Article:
Side effects of taking unnecessary thyroid medication?

I have been taking 30 mg Armour Thyroid for subclinical hypothyroidism. My TSH was 4.7, my T3 was 209 and my T4 was 1.1. Since taking the medication my TSH is now 4.3, my T3 is lower 192 and my T4 is now 1. I now have symptoms I never had before taking the medication (flaky nails, hair loss and my heart beating loudly at night-I know these are hypo symptoms but I didnt have them before the medication) and have been gaining weight. I have gained 9 pounds since starting the medication. Im wondering if I should even be taking the meds since I feel worse since starting them. Is weight gain a side effect of taking unnecessary thyroid medication?


  • gangadharan_nair

    Thyroid is a hormone produced by the body. When taken correctly, thyroid is used to treat the symptoms of hypothyroidism (a condition where the thyroid gland does not produce enough thyroid hormone). Symptoms of hypothyroidism include lack of energy, depression, constipation, weight gain, hair loss, dry skin, dry coarse hair, muscle cramps, decreased concentration, aches and pains, swelling of the legs, and increased sensitivity to cold. Thyroid is also used to treat goiter (enlarged thyroid gland). Thyroid is in a class of medications called thyroid agents. It works by supplying the thyroid hormone normally produced by the body.
    Thyroid helps control the symptoms of hypothyroidism, but does not cure this condition. It may take up to several weeks before you notice any change in your symptoms. To control the symptoms of hypothyroidism, you probably will need to take thyroid for the rest of your life. Continue to take thyroid even if you feel well. Do not stop taking thyroid without talking to your doctor.
    Please see the web pages for more details on Desiccated thyroid extract (generic name) Armour® Thyroid (brand name).

  • wendywahoo

    You should make another appointment with your doctor to explain these symptoms to them. You might not be at the correct level of medicine for your body… You need to have your doctor help treat you not only the numbers that your labs show. Even if you are in normal ranges your normal could be higher or lower than what you are. I always have my doctor change the meds until I feel better and symptom free. Then when I am there, I do labs to know where my true normal number is and that is what is in my medical charts and I know. So if I ever differ from this, my doctor and I know what has to happen to get me back there. Good luck, it sucks trying to get the right dosage and all the crazy symptoms that go along with this lovely disease. It can be maddening dealing with it when you are off.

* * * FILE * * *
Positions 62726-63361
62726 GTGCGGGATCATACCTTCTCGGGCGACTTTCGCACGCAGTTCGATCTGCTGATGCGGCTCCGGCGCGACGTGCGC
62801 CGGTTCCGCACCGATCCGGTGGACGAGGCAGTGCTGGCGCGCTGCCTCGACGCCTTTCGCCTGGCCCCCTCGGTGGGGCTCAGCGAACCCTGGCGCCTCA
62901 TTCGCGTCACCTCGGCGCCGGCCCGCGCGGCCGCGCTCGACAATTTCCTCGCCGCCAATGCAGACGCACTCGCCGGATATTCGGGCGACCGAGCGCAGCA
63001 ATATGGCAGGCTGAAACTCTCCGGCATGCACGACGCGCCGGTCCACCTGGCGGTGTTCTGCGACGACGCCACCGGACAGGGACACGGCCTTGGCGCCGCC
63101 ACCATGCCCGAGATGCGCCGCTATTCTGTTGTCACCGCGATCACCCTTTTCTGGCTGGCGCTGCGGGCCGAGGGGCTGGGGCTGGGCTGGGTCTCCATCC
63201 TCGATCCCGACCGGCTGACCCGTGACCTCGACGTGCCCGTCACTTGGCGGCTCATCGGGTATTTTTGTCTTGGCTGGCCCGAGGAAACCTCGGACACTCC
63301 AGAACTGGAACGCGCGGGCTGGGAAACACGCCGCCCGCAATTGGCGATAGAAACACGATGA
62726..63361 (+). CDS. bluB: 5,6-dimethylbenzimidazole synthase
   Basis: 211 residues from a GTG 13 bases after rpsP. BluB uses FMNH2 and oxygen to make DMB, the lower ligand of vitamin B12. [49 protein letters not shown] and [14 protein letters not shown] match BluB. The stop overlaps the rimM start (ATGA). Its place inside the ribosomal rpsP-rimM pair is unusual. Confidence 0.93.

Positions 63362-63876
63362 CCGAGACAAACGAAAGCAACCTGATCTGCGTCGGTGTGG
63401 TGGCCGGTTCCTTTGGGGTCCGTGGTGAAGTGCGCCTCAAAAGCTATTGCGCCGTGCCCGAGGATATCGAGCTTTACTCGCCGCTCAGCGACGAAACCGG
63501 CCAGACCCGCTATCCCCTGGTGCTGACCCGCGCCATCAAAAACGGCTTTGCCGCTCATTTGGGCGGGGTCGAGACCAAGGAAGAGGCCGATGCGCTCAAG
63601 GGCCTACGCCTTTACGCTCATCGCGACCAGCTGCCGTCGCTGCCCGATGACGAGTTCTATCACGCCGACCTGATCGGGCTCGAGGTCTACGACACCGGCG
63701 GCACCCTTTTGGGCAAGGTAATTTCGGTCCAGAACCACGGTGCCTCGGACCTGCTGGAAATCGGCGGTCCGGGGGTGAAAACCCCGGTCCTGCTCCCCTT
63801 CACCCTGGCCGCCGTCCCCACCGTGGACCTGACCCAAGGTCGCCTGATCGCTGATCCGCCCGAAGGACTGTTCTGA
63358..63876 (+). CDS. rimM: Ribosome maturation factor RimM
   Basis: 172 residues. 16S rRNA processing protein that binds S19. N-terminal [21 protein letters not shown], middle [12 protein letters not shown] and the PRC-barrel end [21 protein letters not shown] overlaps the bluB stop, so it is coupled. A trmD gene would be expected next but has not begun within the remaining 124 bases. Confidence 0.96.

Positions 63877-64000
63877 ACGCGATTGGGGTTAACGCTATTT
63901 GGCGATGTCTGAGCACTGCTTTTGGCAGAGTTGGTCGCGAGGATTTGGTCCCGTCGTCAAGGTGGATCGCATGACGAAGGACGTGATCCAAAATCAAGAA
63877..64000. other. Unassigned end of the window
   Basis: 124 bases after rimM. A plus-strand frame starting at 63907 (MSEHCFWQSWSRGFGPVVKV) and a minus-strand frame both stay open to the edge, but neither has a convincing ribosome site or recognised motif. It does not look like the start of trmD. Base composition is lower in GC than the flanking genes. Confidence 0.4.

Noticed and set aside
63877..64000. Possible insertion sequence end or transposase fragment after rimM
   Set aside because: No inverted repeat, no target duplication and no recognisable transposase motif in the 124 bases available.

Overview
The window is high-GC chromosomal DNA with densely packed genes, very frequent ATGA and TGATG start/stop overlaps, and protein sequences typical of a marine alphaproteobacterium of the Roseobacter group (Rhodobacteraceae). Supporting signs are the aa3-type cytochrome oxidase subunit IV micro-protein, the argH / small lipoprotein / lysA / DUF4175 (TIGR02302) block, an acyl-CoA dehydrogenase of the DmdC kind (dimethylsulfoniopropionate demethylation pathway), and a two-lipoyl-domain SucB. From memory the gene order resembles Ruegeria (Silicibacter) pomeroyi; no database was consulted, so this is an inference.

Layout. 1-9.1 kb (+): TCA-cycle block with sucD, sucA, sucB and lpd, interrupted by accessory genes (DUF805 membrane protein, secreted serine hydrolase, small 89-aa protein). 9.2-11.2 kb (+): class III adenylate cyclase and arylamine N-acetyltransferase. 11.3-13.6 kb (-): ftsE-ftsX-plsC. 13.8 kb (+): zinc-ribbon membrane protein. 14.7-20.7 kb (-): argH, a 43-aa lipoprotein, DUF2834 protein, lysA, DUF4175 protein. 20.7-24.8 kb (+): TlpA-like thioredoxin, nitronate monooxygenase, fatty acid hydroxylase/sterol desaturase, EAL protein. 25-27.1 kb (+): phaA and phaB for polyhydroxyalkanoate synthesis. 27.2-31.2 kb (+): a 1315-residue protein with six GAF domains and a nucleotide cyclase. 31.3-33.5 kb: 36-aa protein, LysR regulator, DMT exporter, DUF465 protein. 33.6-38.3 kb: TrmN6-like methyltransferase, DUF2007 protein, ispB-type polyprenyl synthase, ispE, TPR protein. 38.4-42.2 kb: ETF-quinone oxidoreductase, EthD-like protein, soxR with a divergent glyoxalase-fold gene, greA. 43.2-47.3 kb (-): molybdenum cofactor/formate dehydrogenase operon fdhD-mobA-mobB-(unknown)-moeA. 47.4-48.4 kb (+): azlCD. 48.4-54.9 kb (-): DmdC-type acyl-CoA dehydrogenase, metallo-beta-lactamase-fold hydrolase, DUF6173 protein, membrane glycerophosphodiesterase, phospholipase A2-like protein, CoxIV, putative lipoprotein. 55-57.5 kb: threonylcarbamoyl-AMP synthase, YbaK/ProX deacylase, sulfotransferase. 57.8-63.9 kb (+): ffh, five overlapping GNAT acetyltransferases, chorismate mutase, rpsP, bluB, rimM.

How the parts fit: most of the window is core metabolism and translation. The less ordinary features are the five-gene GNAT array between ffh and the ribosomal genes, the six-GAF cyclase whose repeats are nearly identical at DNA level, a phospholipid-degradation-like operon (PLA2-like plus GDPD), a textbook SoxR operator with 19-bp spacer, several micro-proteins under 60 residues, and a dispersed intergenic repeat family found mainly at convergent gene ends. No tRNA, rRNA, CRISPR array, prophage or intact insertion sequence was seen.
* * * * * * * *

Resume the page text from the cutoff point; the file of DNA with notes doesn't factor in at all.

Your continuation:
If you have a doctor that bases it all on numbers you need to take charge and tell them you don’t care what the numbers say, you are not normal and you need them to work with you or help you find a doctor that will listen to you. You know your body best!!

  • Judo*Knuckle

    Armour thyroid was a lifesaver for me, but I took it for 5 years too long, and stayed hyper-thyroid for a prolonged amount of time.
    There are other ways to get thyroid boosts besides the actual medication.
    I have been medication-free fro a year and a half, and the doctors told me that I would have to be on thyroid meds for the rest of my life. But test after test showed the hyperthyroidism, even just on synthroid, so off I went.
    The hair loss and the palpitations are also signs of hyperthryoidism, even weight gain, because your metabolism may stimulate your appetite, but not be enough to burn those extra calories that you are craving.
    I suggest working with your doctor, titrating the dose down while being monitored by blood tests, and researching all the wonderful thyroid support products that natural food stores have.
    Long-term effects of hyperthyroidism include heart disease and osteoporosis.
    Good luck.

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